We all know how important our teeth are to our overall health. Once we realize that enamel, the hard outer surface of the tooth, does not contain living cells and therefore does not have the ability to repair itself, it becomes a priority to protect it.
Dental erosion refers to the enamel of the tooth being worn away –forever. As the enamel of the tooth erodes, the tooth is weakened and prone to a host of dental problems.
What causes dental erosion?
There are a number of causes for tooth erosion, however, all of the causes relate to an acidic condition of the mouth which then erodes the enamel.
Some of the causes are:
Dry mouth – since saliva helps balance acidic levels in the mouth, this condition greatly reduces the body’s ability to maintain a healthy environment in the mouth
Medications –aspirin and antihistamines for example
Environmental factors –including wear and tear and accidents that cause tooth damage
Researchers have recently discovered, however, that the biggest causes of dental erosion are frequent consumption fruit juices and soda!
Why are fruit juices and soda so bad for our teeth?
Sugary drinks such as, diet and regular sodas, carbonated drinks, flavored fizzy waters, sports drinks, fruit and fruit juices, cause damage to our teeth when they are consumed too often. This is because acidity levels in the mouth are not given enough time to restore itself when these drinks are consumed too often.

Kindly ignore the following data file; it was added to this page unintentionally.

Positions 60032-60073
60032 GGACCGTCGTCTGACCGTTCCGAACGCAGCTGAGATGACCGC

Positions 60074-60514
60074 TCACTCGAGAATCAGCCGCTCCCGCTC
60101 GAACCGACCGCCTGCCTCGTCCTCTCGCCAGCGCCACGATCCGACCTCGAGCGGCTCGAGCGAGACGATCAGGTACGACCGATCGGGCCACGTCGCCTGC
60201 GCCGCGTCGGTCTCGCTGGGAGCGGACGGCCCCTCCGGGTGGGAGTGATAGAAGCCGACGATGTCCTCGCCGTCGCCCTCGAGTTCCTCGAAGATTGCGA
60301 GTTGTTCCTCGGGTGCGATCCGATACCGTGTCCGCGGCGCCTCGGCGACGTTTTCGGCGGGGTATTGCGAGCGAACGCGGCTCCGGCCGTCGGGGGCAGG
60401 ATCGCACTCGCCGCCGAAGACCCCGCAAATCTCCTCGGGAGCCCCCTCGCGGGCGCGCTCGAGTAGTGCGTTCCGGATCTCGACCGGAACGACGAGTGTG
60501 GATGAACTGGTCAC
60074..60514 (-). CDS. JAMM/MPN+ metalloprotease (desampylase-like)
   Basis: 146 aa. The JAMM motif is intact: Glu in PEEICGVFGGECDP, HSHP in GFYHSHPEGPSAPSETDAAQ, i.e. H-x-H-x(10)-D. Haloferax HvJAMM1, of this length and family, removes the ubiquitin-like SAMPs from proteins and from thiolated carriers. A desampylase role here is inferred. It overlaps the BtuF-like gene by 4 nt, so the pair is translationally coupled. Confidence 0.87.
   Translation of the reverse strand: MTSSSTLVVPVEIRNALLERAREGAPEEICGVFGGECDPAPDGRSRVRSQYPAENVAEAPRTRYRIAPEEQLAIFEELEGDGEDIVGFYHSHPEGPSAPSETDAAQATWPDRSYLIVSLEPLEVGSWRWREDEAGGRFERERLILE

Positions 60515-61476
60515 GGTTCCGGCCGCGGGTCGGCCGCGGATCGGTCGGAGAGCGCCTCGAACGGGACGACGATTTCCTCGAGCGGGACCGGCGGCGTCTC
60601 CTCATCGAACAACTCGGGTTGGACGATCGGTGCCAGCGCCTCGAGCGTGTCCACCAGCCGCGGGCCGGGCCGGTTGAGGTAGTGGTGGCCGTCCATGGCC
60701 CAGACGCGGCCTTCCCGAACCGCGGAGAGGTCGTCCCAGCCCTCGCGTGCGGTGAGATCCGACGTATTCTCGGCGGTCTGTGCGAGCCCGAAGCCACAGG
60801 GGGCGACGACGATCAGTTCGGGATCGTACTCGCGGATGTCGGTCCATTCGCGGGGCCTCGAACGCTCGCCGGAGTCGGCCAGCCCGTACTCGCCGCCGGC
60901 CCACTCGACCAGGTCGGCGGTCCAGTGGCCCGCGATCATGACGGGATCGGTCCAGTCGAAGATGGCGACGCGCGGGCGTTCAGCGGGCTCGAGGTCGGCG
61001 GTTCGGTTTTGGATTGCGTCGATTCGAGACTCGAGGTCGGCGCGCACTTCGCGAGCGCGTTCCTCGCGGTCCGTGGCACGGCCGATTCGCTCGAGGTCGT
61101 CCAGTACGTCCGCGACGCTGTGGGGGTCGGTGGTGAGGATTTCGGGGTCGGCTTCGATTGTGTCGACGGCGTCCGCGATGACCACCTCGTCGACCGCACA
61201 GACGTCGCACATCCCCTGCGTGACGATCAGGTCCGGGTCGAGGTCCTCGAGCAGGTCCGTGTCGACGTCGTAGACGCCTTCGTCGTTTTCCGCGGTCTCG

Although fruit juice may be a nutritious drink, the high concentrations of sugar and acid can lead to severe dental damage if these drinks are consumed often each day. Meanwhile, sodas have no nutritional value, so there is not much of a case to include them in a person’s diet.
Two beverages that are safe to drink and show up regularly in the research as a trend among those people with less enamel erosion, include milk and water.
Dr. San Mahara, comments that, “drinking milk or water are great choices for the good of our oral health. But if we do drink sugary drinks, keep in mind that it is how often we consume them that causes the most concern – for better health try to reduce how often you reach for these drinks.”
Dental erosion can occur at varying levels of severity and does not always need to be treated. With regular check-ups and advice your dental team can prevent the problem getting any worse and the erosion going any further.
Severe cases of tooth wear can result in the need for major restorative dental work, so it is important that we keep to a good oral hygiene routine to help ensure that these challenges do not arise in the first place.